Mississippi's House is currently considering a ban on all abortions in the state except those necessary to save the life of a pregnant woman or girl. The amendment, which is very similar to the ban just passed by South Dakota, is supported by anti-choice Mississippi Governor Haley Barbour (R). Barbour has said he would probably sign the bill with this amendment if it passes as expected in the state legislature, although he would prefer to include exceptions for rape and incest, according to the Associated Press.
Only one abortion clinic remains in the state of Mississippi – the embattled Jackson Women’s Health Organization. “Mississippi has been extremely punitive to women’s rights in a lot of different ways, so this amendment is in keeping with this tradition,” Susan Hill told Ms. magazine, president of the National Women’s Health Organization, which owns the sole abortion clinic in Mississippi. “But we’re not going anywhere — we’re going to fight this until the bitter end.”
Mississippi has the highest teen birth rate and one of the highest poverty and infant mortality rates in the country. A last-minute addition to the amendment would require the state to pay for the health care and education of all children until the age of 19 in Mississippi whose mothers sought family counseling and chose to continue their pregnancies.
10/30/2014 Medication Abortion Access Threatened by Oklahoma Court Ruling - An Oklahoma state district court judge has refused to block a state law restricting medication abortion, clearing the way for the law to go into affect on November 1.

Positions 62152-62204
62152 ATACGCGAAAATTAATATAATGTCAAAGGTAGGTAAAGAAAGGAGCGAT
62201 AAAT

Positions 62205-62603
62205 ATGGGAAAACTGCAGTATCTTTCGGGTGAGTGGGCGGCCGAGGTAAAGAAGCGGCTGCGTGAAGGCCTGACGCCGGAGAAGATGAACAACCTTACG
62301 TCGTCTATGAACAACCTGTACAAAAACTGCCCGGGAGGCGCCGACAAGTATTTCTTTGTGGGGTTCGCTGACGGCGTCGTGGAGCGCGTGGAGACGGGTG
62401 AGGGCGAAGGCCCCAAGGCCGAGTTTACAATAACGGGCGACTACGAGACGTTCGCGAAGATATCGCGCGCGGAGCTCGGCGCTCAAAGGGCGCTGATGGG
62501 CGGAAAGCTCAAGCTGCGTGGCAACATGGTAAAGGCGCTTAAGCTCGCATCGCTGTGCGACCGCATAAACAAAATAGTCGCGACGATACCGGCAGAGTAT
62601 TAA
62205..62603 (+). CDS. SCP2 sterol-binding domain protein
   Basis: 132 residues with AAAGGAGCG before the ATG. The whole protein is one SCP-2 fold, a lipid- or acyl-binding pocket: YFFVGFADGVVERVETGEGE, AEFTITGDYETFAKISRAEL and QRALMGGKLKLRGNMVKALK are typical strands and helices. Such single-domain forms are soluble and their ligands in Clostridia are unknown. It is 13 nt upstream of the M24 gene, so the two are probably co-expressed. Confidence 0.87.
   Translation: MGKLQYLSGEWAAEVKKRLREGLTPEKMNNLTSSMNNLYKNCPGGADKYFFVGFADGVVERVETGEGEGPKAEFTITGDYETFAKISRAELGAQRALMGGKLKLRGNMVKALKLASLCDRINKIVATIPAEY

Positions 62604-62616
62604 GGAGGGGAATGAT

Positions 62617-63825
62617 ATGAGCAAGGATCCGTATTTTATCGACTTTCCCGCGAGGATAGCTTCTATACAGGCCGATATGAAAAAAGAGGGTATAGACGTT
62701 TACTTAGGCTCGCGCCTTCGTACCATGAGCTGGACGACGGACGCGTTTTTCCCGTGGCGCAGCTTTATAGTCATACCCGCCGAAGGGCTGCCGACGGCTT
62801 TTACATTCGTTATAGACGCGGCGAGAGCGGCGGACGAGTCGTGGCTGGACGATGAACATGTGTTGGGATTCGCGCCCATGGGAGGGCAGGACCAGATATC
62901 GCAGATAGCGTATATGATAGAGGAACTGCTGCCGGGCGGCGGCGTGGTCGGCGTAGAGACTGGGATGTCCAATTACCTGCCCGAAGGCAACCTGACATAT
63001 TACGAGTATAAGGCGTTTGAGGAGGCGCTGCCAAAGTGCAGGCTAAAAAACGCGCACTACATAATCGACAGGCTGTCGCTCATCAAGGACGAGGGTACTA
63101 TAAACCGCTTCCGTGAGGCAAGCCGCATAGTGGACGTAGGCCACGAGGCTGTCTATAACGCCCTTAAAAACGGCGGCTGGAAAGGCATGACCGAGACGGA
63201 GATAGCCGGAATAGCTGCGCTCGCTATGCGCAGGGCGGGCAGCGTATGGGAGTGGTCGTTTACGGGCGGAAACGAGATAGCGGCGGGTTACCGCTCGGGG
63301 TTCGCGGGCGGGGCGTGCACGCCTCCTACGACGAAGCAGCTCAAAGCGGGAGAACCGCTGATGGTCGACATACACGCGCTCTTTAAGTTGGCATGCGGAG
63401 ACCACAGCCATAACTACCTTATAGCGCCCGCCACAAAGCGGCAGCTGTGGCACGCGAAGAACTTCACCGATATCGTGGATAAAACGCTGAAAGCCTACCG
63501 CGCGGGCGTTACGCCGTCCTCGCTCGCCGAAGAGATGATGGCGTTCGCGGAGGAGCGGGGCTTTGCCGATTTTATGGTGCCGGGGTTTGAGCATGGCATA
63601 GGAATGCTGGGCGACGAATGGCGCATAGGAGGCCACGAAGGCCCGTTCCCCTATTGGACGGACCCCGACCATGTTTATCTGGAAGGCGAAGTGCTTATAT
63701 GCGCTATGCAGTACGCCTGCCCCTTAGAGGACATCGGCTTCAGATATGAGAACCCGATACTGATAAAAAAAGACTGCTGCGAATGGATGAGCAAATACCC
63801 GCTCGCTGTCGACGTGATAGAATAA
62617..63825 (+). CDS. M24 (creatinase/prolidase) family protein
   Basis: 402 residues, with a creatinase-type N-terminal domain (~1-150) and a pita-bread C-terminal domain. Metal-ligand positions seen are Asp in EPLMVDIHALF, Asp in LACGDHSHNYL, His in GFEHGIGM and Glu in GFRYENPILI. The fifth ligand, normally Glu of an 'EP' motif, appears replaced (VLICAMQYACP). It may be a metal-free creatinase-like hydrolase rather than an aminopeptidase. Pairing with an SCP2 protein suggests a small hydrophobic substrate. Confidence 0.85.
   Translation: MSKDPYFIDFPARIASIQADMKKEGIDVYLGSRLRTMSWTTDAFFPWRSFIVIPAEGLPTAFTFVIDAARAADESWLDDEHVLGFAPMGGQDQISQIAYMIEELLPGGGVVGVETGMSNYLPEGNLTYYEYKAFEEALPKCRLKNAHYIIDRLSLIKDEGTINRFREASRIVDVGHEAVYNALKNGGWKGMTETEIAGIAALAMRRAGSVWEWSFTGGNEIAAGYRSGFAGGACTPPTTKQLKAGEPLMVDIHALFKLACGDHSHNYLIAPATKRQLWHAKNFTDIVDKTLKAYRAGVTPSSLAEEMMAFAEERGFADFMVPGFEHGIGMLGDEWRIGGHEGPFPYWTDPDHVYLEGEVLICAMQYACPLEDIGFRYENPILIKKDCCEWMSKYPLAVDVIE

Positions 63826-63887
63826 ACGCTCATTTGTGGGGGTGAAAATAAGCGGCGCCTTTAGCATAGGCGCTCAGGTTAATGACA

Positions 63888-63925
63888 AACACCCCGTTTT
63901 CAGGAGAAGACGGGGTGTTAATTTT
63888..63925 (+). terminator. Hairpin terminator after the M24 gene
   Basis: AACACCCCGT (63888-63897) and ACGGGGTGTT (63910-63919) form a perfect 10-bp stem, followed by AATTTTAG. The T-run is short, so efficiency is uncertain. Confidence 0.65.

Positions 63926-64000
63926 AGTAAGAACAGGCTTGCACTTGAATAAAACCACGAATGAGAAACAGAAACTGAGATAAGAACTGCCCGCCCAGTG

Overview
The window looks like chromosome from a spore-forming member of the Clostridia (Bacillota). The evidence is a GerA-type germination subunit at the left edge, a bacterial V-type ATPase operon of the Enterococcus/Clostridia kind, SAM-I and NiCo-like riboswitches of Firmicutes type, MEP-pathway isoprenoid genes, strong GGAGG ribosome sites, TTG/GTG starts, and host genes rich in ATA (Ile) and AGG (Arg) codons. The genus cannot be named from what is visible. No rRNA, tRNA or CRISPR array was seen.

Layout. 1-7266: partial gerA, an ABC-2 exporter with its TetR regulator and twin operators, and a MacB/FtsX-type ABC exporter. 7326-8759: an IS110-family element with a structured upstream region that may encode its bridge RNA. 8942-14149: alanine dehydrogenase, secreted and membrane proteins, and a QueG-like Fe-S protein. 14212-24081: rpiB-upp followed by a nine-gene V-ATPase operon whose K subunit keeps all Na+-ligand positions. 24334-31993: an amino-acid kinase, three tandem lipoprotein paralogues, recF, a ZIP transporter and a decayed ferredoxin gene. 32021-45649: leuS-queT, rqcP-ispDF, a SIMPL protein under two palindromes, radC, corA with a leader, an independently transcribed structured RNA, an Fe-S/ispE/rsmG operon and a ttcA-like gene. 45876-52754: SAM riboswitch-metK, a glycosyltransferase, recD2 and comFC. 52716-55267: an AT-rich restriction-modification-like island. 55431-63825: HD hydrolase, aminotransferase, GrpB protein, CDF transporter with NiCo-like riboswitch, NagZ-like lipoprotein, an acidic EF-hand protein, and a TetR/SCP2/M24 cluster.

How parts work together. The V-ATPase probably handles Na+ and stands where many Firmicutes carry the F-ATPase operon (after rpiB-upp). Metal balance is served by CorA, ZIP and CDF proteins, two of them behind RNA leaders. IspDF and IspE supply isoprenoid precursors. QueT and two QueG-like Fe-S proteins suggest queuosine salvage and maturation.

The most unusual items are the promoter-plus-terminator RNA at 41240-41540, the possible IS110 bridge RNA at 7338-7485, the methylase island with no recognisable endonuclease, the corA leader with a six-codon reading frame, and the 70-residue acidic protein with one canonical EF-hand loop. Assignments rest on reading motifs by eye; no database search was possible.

The Oklahoma Coalition for Reproductive Justice, together with a local abortion clinic in Tulsa, challenged HB 2684 in September, arguing that the law was an unconstitutional restriction on non-surgical abortion in the earliest weeks of pregnancy. . . .
10/30/2014 UPS Switches Pregnant Worker Policy Ahead of Supreme Court Case - The United Parcel Service (UPS) is changing its policy on light duty assignments for pregnant workers, even though the company will stand by its refusal to extend accommodations to a former employee in an upcoming Supreme Court case.
UPS announced on Monday in a memo to employees, and in a brief filed with the US Supreme Court, that the company will begin offering temporary, light-duty positions to pregnant workers on January 1, 2015. . . .
10/29/2014 North Dakota Supreme Court Upholds Abortion Restrictions - The North Dakota Supreme Court yesterday upheld a set of misguided restrictions on medication abortion, allowing what is effectively a ban on early, non-surgical abortions in the state to go into effect immediately.
The decision overturned a lower court order finding the law, known as HB 1297, unconstitutional and permanently blocking its enforcement. . . .